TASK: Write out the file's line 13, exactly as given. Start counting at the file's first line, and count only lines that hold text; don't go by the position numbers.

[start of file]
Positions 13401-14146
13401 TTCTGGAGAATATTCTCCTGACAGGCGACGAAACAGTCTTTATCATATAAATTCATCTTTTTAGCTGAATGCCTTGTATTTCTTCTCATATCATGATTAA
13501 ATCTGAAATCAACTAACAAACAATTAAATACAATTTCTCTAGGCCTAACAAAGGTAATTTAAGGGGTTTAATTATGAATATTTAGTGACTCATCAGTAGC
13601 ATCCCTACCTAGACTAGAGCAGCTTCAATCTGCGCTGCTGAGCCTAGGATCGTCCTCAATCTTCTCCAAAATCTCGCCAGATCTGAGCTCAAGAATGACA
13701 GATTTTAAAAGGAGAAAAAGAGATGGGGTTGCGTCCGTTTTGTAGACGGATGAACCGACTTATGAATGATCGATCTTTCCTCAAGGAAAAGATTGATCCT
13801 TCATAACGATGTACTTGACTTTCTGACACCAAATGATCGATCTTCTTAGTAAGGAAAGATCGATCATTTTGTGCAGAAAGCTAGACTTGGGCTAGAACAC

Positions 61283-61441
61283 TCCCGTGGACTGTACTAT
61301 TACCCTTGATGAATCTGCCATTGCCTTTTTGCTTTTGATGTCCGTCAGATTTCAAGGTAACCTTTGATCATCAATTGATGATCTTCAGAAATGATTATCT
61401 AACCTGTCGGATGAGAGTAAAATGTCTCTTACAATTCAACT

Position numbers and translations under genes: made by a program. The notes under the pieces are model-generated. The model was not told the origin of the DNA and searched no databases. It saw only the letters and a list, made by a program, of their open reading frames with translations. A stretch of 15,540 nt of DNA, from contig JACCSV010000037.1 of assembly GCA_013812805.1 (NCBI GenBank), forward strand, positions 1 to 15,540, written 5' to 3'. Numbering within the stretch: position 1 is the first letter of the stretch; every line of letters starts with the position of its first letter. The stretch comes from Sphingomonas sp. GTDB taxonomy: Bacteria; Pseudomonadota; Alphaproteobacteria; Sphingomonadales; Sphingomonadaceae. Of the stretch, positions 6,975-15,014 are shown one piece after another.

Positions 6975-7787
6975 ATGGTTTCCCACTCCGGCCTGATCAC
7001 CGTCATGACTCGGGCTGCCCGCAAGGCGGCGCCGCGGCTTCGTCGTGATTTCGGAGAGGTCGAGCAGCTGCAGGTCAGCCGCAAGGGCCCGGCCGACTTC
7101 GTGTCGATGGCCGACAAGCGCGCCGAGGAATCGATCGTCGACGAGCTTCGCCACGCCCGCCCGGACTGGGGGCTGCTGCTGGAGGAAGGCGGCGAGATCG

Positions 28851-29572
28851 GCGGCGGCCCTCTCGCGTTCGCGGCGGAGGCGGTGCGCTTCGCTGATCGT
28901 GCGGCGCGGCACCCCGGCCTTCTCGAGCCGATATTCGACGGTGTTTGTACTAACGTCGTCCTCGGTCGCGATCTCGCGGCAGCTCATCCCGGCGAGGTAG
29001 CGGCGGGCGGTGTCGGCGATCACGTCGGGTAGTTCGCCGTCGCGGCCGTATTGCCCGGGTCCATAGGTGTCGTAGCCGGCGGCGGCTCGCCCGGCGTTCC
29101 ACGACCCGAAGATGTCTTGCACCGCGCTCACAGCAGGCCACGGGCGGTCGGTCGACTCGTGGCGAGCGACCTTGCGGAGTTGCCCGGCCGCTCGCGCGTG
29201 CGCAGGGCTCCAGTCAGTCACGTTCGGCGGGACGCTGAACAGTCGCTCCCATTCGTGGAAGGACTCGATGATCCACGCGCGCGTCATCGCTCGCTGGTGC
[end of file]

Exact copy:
6975 ATGGTTTCCCACTCCGGCCTGATCAC